February 21, 2021
Today, Jesus the teacher is being tested by a lawyer … who is searching for a theological centre and asks the question
“What must I do to inherit eternal life?”
Jesus turns the question back on the lawyer, who … unsurprisingly … can quote the law regarding loving the Lord and loving your neighbour. Jesus commends him for knowing the right answer and instructs the lawyer to do it.
The lawyer responds with another question – who is my neighbour?
The lawyer seeks to set boundaries for who receives God’s love and just how inclusive this love actually is … after all, the lawyer is an insider … he’s among the chosen people and holds a measure of status.
The lawyer wants to identify the grey areas. He wants to justify himself is how Luke puts it.
“Who is my neighbour?” the lawyer asks.
Another way to put it is, “How am I called to love?”
In answer, Jesus shares the parable of the Samaritan.
Jesus tells the lawyer and the gathering that there was a man who was making the journey from Jerusalem to Jericho when bandits beat him and stole his clothes and left him lying battered by the side of the road.
A priest happens by … and keeps going.
A Levite … another temple official … happens upon the scene … and keeps going.
Then, a Samaritan … a member of a group despised and distrusted by the Jewish community … arrives … and stops.
The Samaritan cares for the man … gets him up on his animal and brings him to an inn that’s along the route.
The Samaritan even gives the innkeeper the equivalent of two-days wages to care for the man and promised to give even more if the cost of care was more than he anticipated.
At the end of the parable, Jesus asked the lawyer who he considers to be the neighbour in the story.
The lawyer answered, “the one who showed him mercy.”
Right answer, Jesus says.
The audience who first heard this story no doubt expected the priest or then the Levite to be the hero of this tale.
The crowd could have expected either the priest or the Levite … as officials in the temple … to stop, bind the man’s wounds, ease his suffering and … if he passed … to prepare the body for burial. So, it is a surprise when they pass by the victim without offering assistance of even slowing down when they notice him lying by the side of the road.
We aren’t even told why they kept going … were they late for an appointment? Were they worried that the robbers were still around? Were they pre-occupied by something that happened at the Temple?
So, the crowd would have been surprised and, perhaps, even angered that the Samaritan was the lauded character of the story.
The Samaritan is the opposite of the priest or the Levite … and of the lawyer … they were considered ceremonially unclean, socially outcast, and religious heretics.
Samaritans were descendants of a mixed population that occupied the land following the conquest by Assyria. They opposed rebuilding the temple and Jerusalem and constructed their own place of worship.
But, had it not been for the actions of the Samaritan, the pair’s uncaring inaction could have led to the victim’s death.
We can see the man who has been stripped, beaten to the point of death and abandoned as a foreshadowing of what awaits Jesus in Jerusalem. Of how the people in Jerusalem mirrored the actions and attitudes of the priest and Levite.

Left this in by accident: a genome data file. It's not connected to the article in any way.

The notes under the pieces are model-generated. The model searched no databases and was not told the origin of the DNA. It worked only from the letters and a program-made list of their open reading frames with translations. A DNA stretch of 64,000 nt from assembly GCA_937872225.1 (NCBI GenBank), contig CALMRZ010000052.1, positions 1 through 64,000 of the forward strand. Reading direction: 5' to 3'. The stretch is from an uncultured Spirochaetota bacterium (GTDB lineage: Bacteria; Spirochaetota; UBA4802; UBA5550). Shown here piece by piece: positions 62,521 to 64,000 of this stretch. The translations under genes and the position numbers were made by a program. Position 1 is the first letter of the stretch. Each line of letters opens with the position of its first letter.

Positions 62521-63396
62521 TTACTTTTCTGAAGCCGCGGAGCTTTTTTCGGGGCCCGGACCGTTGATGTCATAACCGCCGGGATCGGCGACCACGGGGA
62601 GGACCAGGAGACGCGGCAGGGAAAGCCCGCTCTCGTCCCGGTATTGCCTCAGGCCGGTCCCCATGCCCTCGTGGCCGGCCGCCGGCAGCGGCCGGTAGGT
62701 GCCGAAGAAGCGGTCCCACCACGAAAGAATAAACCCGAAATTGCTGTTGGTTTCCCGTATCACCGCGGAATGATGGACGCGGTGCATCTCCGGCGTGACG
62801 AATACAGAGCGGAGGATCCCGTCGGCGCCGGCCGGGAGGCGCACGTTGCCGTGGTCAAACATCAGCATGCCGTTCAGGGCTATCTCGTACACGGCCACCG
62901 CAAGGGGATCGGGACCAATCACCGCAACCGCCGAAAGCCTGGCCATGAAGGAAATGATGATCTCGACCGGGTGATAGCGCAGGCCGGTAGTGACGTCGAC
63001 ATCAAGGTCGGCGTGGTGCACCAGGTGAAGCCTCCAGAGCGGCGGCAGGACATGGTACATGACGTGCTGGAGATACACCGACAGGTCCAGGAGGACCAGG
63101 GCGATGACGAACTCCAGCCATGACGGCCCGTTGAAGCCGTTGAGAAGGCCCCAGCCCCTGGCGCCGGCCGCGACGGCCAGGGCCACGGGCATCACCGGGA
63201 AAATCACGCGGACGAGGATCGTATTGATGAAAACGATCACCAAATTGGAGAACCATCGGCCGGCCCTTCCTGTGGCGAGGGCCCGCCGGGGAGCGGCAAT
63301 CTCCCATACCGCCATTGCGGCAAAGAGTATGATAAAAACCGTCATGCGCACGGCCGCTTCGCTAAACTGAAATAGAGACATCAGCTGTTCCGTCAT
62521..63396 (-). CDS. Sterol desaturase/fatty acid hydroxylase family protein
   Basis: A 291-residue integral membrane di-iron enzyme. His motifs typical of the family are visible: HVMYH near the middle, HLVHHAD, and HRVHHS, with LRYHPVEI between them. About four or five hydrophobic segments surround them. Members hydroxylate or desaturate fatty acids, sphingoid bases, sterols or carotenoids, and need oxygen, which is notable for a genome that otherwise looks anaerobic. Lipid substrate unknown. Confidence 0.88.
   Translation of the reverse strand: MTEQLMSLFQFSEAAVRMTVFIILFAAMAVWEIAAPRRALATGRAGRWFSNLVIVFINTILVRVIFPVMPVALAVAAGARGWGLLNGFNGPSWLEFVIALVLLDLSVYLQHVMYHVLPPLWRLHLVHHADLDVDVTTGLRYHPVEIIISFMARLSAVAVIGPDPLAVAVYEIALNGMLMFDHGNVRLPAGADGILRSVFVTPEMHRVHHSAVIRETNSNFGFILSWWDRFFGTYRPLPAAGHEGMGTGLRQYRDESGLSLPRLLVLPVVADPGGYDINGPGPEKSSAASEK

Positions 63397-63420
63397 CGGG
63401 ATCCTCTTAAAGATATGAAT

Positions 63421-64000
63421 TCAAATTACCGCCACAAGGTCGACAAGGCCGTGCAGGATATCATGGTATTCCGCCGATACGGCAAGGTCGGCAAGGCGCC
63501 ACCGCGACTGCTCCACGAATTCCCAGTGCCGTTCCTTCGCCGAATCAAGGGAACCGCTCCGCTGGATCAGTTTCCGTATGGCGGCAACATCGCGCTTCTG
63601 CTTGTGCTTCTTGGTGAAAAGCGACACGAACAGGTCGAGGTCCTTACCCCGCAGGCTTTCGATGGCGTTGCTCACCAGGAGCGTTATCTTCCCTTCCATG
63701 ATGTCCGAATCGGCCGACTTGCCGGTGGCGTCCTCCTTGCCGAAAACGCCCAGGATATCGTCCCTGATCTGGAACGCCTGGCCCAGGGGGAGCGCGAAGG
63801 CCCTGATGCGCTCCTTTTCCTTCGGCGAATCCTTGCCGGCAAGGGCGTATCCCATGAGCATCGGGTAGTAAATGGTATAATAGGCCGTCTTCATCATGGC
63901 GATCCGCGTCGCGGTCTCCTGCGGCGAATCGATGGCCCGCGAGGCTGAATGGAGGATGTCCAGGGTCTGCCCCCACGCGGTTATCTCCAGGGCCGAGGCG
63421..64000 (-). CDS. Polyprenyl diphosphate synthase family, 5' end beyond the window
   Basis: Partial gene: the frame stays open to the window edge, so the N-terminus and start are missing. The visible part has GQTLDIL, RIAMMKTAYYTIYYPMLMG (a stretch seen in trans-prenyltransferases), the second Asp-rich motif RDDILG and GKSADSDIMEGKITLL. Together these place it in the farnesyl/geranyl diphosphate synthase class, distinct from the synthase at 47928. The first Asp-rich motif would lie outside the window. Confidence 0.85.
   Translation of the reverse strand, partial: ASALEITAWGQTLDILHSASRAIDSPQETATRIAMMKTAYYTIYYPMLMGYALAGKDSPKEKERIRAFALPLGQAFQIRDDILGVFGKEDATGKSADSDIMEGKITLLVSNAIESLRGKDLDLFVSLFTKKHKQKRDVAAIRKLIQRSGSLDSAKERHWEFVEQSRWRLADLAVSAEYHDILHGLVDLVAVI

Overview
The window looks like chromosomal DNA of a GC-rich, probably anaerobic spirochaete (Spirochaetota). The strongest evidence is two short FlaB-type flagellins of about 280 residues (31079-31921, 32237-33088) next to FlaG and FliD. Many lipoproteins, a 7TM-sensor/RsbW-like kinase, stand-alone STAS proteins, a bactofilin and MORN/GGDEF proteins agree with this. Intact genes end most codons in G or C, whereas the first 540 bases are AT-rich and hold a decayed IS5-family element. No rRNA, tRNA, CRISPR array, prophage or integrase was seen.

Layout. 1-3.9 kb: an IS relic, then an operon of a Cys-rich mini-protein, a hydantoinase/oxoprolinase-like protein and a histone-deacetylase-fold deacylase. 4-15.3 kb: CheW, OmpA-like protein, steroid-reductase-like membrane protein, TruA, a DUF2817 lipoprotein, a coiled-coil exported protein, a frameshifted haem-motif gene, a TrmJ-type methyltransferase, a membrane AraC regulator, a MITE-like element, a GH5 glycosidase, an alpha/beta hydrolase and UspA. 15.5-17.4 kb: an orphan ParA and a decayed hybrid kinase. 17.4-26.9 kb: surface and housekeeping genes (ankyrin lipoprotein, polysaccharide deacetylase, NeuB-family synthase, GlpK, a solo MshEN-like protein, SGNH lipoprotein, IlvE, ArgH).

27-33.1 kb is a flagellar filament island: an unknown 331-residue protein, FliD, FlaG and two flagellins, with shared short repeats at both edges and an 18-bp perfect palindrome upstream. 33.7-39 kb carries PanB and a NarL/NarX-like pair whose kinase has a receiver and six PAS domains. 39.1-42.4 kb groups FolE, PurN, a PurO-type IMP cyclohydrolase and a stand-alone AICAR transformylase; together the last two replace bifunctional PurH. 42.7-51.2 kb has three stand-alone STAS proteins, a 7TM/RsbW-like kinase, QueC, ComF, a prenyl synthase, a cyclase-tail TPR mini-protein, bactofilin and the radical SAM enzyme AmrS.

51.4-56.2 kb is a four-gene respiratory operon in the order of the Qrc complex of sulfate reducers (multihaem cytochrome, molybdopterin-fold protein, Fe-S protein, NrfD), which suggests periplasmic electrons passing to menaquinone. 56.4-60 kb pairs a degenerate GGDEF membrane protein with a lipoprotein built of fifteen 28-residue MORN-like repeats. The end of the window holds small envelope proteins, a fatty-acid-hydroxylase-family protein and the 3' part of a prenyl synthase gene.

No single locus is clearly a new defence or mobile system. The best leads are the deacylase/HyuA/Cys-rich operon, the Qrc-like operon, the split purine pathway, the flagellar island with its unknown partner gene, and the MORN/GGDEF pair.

We can also recognize how we are called to be like the Samaritan … offering help to those in distress … regardless of cultural or traditional differences. Or how we are called to avoid the distractions of life and to listen to the word … the lessons … being shared with us … to take a wider view of God’s presence in our lives and to be open to … and to love wholly.
But what if we look at the parable from a different angle today?
What if instead of looking for ourselves in either the priest, the Levite or the Samaritan, we look at ourselves as the traveller heading to Jericho?
What if we look at ourselves as the person battered, beaten, bloodied and left lying in the ditch … a victim of someone else’s greed or need for domination?
What if we were the ones trying to make eye contact with the priest and the Levite as they give us a wide berth as they pass by with their minds set on their own lives?
The two stories this morning … the Samaritan and the passage about Mary and Martha – are about breaking boundaries … not establishing boundaries as the lawyer sought to do at the beginning of today’s passage.
The second story about sisters Mary and Martha is one where Mary breaks society’s rules and expectations for women to learn at Jesus’s feet … to be a disciple. And … rather than criticize Mary and send her off to help her sister … Jesus rebukes the gender boundaries that were in place.
A couple of weeks ago, we heard about com – passion … about entering into another’s suffering and walking with them in it.
Compassion … love … is intended to be boundless.
Today’s passage invites us to empathize with the roadside victim … to feel the pain and sense of abandonment he experienced. To perhaps, recognize the impact our ministry … our caring can have on others … and to recognize the barriers that have been placed in our path.
It invites us to consider how we love others.
The characters in the story … the Samaritan … Mary … and even Martha … model aspects of how we are called to serve others … actions informed by and through God’s words and not society’s … or our own … expectations.
When we do this, the instruction to “Go and do likewise,” takes on a wholly … and holy … different meaning.
So, during the coming days of the Lenten Season … when we are called into reflection … we can examine ourselves for the attitudes and perceptions that keep us from fully sharing God’s love … God’s gift of grace … and leave them along the path as we travel toward the cross.
In other words, to answer the question, “How do we love?”